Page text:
All images are copyrighted Arjen Zwart, and are being used with permission.
The music could be heard from several blocks away. It was a comfortable volume at that distance, but as we got closer, I slid two earplugs in that would serve as my saving grace. Children in mismatched clothes ran all over the side street as a tight circle of Roma men and women danced in a circle around the bride and groom. The music was a Gypsy spin on popular tunes, and it barreled out of the speakers with the intensity of a thunderstorm. The earplugs were wisely suggested by Arjen Zwart, a Dutch photographer who invited me to this brilliantly colorful and very loud ceremony of Gypsy matrimony. He had a pair of earplugs, too, that he only removed when a Roma he knew leaned in to talk with him.
The atmosphere was formal and informal. Young girls wore brightly colored dresses that trailed over the asphalt. Some of the boys sported bow ties. Others did away with ceremony entirely with T-shirts and jeans. Save for the bride and groom and those closest to them, apparel largely didn’t seem to matter.
The husband-to-be in slacks, a blazer, and an open collar shirt danced with the ease of someone who’s probably witnessed many weddings before his own. The bride in a bright pink dress and golden hair swayed and sashayed in time with her groom. The circle around them moved uniformly, changing its speed and rhythm to match each consecutive song.
Zwart was there to continue work on a project he began 14 years ago, “No One Dies At a Gypsy Wedding.” He first encountered the Roma people in Istanbul in 2001 when he came across a young boy performing in the street with a darbuka–a type of hand drum popular in Turkey and the Middle East. Zwart saw a photograph happening before his eyes and knelt down to make it. As he did so, he saw that he had the approval of the boy’s father who sat just a short distance away. Zwart was later invited in their home, and a connection began to take shape.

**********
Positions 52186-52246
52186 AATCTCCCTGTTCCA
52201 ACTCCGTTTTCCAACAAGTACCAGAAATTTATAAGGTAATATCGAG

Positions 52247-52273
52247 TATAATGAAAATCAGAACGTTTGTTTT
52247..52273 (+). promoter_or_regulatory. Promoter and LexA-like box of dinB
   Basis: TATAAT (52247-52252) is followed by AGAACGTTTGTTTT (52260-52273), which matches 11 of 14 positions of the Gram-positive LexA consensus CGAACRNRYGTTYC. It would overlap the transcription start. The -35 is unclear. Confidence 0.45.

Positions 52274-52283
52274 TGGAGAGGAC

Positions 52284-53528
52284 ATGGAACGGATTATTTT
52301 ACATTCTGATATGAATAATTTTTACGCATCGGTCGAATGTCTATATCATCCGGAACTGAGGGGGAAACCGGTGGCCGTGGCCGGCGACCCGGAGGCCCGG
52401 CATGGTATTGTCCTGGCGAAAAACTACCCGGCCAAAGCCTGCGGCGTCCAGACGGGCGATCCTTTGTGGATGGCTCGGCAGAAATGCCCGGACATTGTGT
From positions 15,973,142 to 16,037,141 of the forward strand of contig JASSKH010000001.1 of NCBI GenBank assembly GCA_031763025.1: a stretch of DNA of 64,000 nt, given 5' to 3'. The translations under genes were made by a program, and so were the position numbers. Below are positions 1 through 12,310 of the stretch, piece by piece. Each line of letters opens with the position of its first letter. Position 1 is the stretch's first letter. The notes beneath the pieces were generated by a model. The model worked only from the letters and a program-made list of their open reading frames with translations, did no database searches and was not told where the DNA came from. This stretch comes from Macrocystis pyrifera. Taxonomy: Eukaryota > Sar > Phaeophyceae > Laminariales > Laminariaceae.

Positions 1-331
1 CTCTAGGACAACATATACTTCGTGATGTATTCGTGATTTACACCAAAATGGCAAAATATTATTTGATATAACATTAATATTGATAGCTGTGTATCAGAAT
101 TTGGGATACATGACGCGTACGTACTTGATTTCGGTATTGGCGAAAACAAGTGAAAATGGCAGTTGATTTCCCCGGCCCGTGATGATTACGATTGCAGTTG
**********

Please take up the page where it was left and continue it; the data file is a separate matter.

When I first interviewed Zwart for a piece about staying committed to long-term projects, he said that one of the biggest problems he had was the effect his camera had.
“The problem, especially in the beginning, was that everybody is so excited when you come with a camera there, that as soon as I touched my camera, everybody jumped in front of the lens,” he said.
That was largely a problem in the early years of his project, but it manifested itself again at the wedding he invited me to. Zwart urged me to be judicious about photographing kids because it could become a never-ending process of energetically posed portraits. The kids and the teenagers were the ones who were the most excited about being photographed. They would push and pull each other into and out of the frame. They’d strike poses and make faces. Then they’d rush forward, eyes pointed upwards at their visage on a small LCD screen.
The first time I saw a wide edit of Zwart’s project was on a wall in a mutual friend’s apartment in Istanbul. He had well over 100 4×6 prints tacked up on a metal wall. It’s as much his project as it is a historical record. You could go from one image early in the sequence to another 50 or 60 images later and see the same person years apart. It was a continual process of discovery, finding similarities across the years.
“Editing is the hardest part,” Zwart said of the stage he’s in now.
His thoughts on his project have changed over time, and they have, on occasion, affected the number of images in the edit. At one point, he went from around 120 to somewhere 70, almost in one fell swoop, only to expand the edit later.
While he’s working towards the end, he still goes out to spend time with and photograph the family he’s known for 14 years. He’s witnessed the parents age and the kids mature. Some have gone off to get married and start families. He’s been there for spontaneous dance parties and quieter moments.
In that time, Zwart has changed as a photographer. His project is a fine mix of photojournalism, documentary and street photography, and by his own admission, his images have become more nuanced over time. There was a tendency in the beginning of shooting direct images, where the subject and the meaning were immediately clear. That’s changed with time as Zwart’s ideas have changed. The images from recent years are a bit more abstract than the earlier ones.
There’s a vitality that runs through all them. They show lives lived. They’re elements of a better family album than anyone could ask for, and Zwart now has the occasionally daunting task of editing it down to the right sequence of images.
It’s an ongoing process, one that can seem as endless as trying to photographing kids candidly at a Gypsy wedding.